Home Depot beats on earnings, sales; raises full-year EPS guidance

Home Depot beats Street on top and bottom line

Home Depot on Tuesday reported sales and earnings that topped analysts' expectations, driven by an increase in both the number of people who made purchases in its stores and the amount that shoppers spent.

As a result, the home improvement retailer reaffirmed its full-year sales guidance, and raised its 2016 earnings per share forecast.

The company's shares rose 1.6 percent, to $129.70, in premarket trading.

Home Depot recorded sales of $23.2 billion in its fiscal third quarter, and earned $1.60 a share, diluted. Analysts had expected the retailer to report earnings of $1.58 a share on $23.05 billion in revenue, according to a consensus estimate from Thomson Reuters. That compares with earnings of $1.36 per share and $21.82 billion in sales during the prior-year period.

Same-store sales rose 5.5 percent, easily topping Wall Street's estimate for a 4.4 percent increase, according to FactSet. In the U.S., comparable sales were up 5.9 percent.

"We experienced balanced sales growth in the quarter driven by an increase in both ticket and transactions, and our continued focus on productivity drove double-digit earnings-per-share growth," CEO Craig Menear said in a statement.

Peter Keith, a senior analyst with Piper Jaffray, acknowledged Home Depot's "solid" results despite a choppy last few months and missed revenue numbers.

"Home Depot really came in across the board with solid results and they were positive in all categories. They saw their sales trend accelerate through the quarter," Keith said on CNBC's "Power Lunch" Tuesday. "An interesting metric they gave was their same store sales growth for large tickets, or tickets that are $900, was up over 11 percent, the strongest growth of the year."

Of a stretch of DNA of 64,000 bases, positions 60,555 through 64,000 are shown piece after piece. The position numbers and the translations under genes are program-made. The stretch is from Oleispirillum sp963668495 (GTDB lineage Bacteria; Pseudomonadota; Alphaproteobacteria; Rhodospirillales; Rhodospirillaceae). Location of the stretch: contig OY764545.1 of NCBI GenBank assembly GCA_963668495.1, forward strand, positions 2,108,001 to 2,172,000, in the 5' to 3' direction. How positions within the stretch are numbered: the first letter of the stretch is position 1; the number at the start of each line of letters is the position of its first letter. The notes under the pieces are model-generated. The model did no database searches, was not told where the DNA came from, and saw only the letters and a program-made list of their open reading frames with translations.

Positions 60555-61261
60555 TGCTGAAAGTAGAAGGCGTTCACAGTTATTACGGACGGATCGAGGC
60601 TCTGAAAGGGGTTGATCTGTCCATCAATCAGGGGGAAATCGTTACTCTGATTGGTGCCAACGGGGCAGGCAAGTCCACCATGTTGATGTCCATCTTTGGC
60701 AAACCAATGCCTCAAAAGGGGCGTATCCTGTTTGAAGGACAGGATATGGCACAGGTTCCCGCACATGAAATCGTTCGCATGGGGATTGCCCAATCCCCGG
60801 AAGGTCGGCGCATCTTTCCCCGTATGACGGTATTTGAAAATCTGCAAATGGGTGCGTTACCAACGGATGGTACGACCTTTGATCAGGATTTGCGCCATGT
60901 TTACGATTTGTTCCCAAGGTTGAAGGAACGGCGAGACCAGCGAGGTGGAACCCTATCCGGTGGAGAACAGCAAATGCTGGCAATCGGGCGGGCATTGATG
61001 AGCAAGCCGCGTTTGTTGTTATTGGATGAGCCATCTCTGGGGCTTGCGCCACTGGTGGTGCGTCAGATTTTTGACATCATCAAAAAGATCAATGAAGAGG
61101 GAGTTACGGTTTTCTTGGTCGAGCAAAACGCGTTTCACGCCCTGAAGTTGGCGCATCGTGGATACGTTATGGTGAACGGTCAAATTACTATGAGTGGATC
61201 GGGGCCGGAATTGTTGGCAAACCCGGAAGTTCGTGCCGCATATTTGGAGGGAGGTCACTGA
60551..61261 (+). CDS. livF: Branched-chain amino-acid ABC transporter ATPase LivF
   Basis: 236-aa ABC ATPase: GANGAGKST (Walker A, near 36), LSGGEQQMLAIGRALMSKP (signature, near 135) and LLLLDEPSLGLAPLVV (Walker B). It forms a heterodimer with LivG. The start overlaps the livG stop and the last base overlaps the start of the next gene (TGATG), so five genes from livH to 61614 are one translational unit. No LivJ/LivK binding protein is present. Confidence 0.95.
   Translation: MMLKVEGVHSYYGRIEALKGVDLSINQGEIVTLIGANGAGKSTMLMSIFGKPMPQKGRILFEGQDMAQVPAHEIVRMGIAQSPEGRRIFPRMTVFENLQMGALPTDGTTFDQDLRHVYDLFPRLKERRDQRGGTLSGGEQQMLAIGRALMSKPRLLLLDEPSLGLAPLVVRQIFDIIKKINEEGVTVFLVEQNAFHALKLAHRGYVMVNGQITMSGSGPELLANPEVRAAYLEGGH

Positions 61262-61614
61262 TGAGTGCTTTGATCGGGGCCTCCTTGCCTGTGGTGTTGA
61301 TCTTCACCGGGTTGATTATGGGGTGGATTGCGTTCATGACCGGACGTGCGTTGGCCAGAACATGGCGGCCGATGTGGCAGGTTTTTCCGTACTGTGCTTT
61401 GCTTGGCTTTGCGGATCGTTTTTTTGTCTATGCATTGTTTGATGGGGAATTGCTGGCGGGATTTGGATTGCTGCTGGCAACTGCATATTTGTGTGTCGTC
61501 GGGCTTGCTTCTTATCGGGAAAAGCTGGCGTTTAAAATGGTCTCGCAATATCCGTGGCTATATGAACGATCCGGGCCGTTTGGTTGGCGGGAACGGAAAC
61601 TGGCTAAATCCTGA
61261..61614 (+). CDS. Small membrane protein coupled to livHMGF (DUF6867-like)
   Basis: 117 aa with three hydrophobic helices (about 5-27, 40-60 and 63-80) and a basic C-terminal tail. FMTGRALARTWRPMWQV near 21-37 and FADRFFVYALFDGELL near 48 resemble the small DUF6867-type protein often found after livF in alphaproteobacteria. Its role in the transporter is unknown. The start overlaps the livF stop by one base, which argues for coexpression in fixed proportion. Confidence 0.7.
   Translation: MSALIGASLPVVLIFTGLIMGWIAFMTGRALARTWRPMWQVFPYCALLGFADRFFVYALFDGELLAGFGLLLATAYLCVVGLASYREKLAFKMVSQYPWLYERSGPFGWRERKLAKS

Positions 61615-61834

The company reiterated that it expects the year's sales to increase roughly 6.3 percent, with comparable sales rising 4.9 percent. It raised its earnings per share guidance to $6.33, adjusted, from the previous $6.31 a share.

Home improvement retailers have largely managed to buck the challenges facing the broader retail industry, as rising home values and a steadier economy have encouraged consumers to invest in their homes.

Yet as the recovery slowly chugs along, it will make it harder for home improvement retailers to top their year-ago results, making investors more cautious on the space, a behavior that Keith refers to as "buyer's fatigue." Home Depot, in particular, will soon be facing tough comparisons from last holiday season, when a prolonged period of warm weather helped drive its fourth-quarter U.S. same-store sales 8.9 percent higher. And with the company's shares falling nearly 2 percent on Tuesday despite a sales and earnings beat, those fears may be confirmed.

"We think what you're seeing today represents buyer fatigue on the remodel space," Keith told CNBC. "Home Depot shares have outperformed for the last eight years. But they now have two quarters coming up that have difficult same-store sales comparisons, and now with this recent mortgage rate increase, we just think buyers are pausing now to accumulate new shares."

Ahead of the results, investors were also spooked by recent commentary from appliance manufacturer Whirlpool, whose management team reported some softness in domestic demand during its fiscal third quarter. That caused many to wonder whether Home Depot's results would show some cracks during the quarter, Oppenheimer analyst Brian Nagel told CNBC.

"With these results today the answer is clearly no," he said.

Nagel added that although mortgage rates jumped following Donald Trump's election, "they're still very low." Therefore, job growth should outweigh that uptick, he said.

Home Depot's results did get a boost from a lower tax rate, as well as a buyback that resulted in a lower-than-expected share count, according to Jefferies analyst Daniel Binder. Combined, those two factors benefited the company's results by between 3 and 4 cents a share versus expectations, Binder said.

"We believe it could still be a rare outperformer in retail even as the Fed raises rates," he told investors.

Ahead of Home Depot's report, other analysts agreed that the level of investor concern was unwarranted. According to data from the Census Department, home improvement spending grew 7.2 percent in the third quarter, marking a slight acceleration from a 6.4 percent lift in the second quarter, Citi analyst Kate McShane noted in a report to clients.

"Obviously we are getting later in the cycle, and we get the absolute valuation concern, but the demand concern seems overdone," Credit Suisse analyst Seth Sigman echoed in a separate note to investors last week.

Lowe's is scheduled to report its quarterly earnings Wednesday.

Disclaimer: Piper Jaffray makes a market in securities of Home Depot

--CNBC's Rachel Cao contributed to this report.